“We need to improve the optics (in the device) in order to increase the accuracy of blood tests,” Watson said, noting this funding and a recent $1,000 micro-grant from the Elevate Northeast Indiana Farnsworth Fund, plus additional funding she is seeking through other regional and state sources is crucial. “It is essential for up-and-coming entrepreneurs to get into the seed round to draw venture capitalists and angel investors.”

Already available is a hand-held blood glucose testing device that operates similarly through a phone app, but Watson said there is no other such device on the market that can perform multiple blood tests.

“There has to be a better way”  To read the rest of the story click:

Child’s Trisomy 18 (Edwards syndrome) condition Spurs mom’s invention

Facebooktwittergoogle_plusredditpinterestlinkedinmail
ByCarolyn Keane

A Counterfeiting Operation Ripped Off 2 Inventors. Then They Fought Back, and Won.

When a company copied their invention, Natasha and Fred Ruckel began investigating — and got an inside look into how products are ripped off.

On Valentine’s Day in 2015, Natasha Ruckel and her husband, Fred, were sitting in their living room in Gilboa, N.Y. Natasha was improvising on the piano, and Fred was listening while messing around with the couple’s cat, Yoda. Fred noticed a ripple in the living room rug, forming a half circle on one side. Again and again he tossed toys into the ripple and a delighted Yoda darted in and out. Natasha looked up from her playing. “That’s when we came up with the idea for the Ripple Rug,” she says.

The Ruckels, who had spent around 25 years earning their living in marketing and advertising for brands from PepsiCo to ESPN to Hasbro, were already in the midst of creating their first venture: an app that provided a way for amateur photographers to monetize online images. But they both agreed that the Ripple Rug was a better bet.

A couple of days later, Fred went to Home Depot and bought some cheap pieces of carpet, and they got to work on a prototype. When they had that, they launched a Kickstartercampaign in May 2015, pricing the American-made product at $39.95, to test the market. Within 30 days, they received $15,000 in backing. They had the products made in Georgia for $15 each, and filled the orders.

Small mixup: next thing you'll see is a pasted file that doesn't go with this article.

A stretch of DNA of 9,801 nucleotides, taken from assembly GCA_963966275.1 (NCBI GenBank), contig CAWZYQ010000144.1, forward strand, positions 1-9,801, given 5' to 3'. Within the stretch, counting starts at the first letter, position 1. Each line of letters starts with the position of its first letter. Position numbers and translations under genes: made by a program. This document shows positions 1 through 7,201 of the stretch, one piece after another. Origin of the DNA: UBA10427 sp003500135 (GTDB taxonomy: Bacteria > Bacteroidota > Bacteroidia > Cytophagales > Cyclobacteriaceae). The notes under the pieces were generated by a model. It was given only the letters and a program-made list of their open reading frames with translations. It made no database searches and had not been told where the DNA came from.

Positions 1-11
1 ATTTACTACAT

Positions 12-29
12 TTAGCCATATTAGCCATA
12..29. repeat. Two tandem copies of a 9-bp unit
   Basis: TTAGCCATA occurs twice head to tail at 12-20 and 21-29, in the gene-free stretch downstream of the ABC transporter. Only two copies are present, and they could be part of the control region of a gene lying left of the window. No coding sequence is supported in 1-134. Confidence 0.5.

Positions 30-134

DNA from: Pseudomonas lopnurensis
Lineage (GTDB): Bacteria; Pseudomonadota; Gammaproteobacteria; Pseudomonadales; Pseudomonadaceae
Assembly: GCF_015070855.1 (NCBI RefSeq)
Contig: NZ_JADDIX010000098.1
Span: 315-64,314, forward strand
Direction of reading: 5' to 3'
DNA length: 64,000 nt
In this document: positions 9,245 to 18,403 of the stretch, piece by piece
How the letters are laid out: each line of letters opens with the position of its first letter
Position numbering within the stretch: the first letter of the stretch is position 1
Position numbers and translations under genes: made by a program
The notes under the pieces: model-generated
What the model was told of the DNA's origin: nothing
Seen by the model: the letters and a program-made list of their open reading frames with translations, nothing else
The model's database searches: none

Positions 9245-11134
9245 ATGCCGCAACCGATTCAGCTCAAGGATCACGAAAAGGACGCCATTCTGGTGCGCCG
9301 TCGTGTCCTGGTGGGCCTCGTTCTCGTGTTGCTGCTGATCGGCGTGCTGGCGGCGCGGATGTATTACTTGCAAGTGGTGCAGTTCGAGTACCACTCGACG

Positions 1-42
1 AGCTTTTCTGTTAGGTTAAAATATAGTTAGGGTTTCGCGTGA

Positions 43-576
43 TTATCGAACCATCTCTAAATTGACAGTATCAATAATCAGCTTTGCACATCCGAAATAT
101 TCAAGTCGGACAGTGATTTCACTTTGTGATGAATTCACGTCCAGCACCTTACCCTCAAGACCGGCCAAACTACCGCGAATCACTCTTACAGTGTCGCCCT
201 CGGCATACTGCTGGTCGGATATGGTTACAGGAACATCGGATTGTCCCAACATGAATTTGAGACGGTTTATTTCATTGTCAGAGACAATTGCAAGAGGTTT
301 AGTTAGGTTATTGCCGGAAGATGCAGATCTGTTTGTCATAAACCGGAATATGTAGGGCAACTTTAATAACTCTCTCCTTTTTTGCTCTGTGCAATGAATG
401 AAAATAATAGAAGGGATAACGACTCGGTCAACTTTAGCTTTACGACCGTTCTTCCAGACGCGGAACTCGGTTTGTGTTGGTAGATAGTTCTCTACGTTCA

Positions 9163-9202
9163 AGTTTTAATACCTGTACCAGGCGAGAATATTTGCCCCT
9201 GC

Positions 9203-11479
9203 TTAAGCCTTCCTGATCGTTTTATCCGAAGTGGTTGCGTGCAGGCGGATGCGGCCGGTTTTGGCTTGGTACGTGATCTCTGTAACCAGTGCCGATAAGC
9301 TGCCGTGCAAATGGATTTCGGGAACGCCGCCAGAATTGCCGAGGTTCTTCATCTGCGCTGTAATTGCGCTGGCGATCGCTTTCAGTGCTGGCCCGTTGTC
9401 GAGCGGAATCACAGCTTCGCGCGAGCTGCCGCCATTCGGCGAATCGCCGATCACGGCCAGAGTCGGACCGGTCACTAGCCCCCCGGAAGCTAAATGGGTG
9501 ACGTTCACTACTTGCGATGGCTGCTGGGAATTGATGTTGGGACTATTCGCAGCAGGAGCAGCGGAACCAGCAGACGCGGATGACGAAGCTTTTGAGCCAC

The Ruckels were weighing their next step when, that fall, the opportunity of a lifetime hit. QVC, in conjunction with the Today show, hosted an ongoing competition called the “Next Big Thing” for entrepreneurs with new retail products. Participants presented their offerings on the TV program, and the winning products received an order from QVC.

Following an arduous vetting process — including proof of a multi­million-dollar insurance policy, a guarantee of having 1,500 items available for sale and sample videos of the Ruckels in pitch mode — Ripple Rug made the cut. “We drove into New York City, and at every exit, we practiced the pitch,” Fred remembers. “We were there by 5 a.m. and hardly slept the night before.”

They sold a few hundred units immediately. QVC bought 1,500 more and Ripple Rug became a top seller. “It was pretty damned amazing,” says Fred. “We were profitable out of the gate, which is virtually unheard of. It felt like a great moment.”

It was, and it wasn’t. Over the next 14 months, the Ruckels learned that coming up with a truly original innovation attracts not only devoted customers but also the kind of highly organized, deep-­pocketed bootleggers who rip off products and systematically grind their inventors into the ground — both financially and emotionally. “It creates so much discord that you are willing to give up the dream of entrepreneurship and go back to your day job,” says Fred.

In the thick of battle, however, the Ruckels learned critical lessons: the importance of copyrighting assets before launching; the reality that people will steal everything from your marketing pitch to your product to your advertising photos; the need to continually patrol for ripoffs and take action. They also got a darkly fascinating glimpse of how ruthless, well-funded, deeply sophisticated bootlegging operations work — and how, with tenacity, vigilance, a good lawyer and the right strategy, they can be beaten.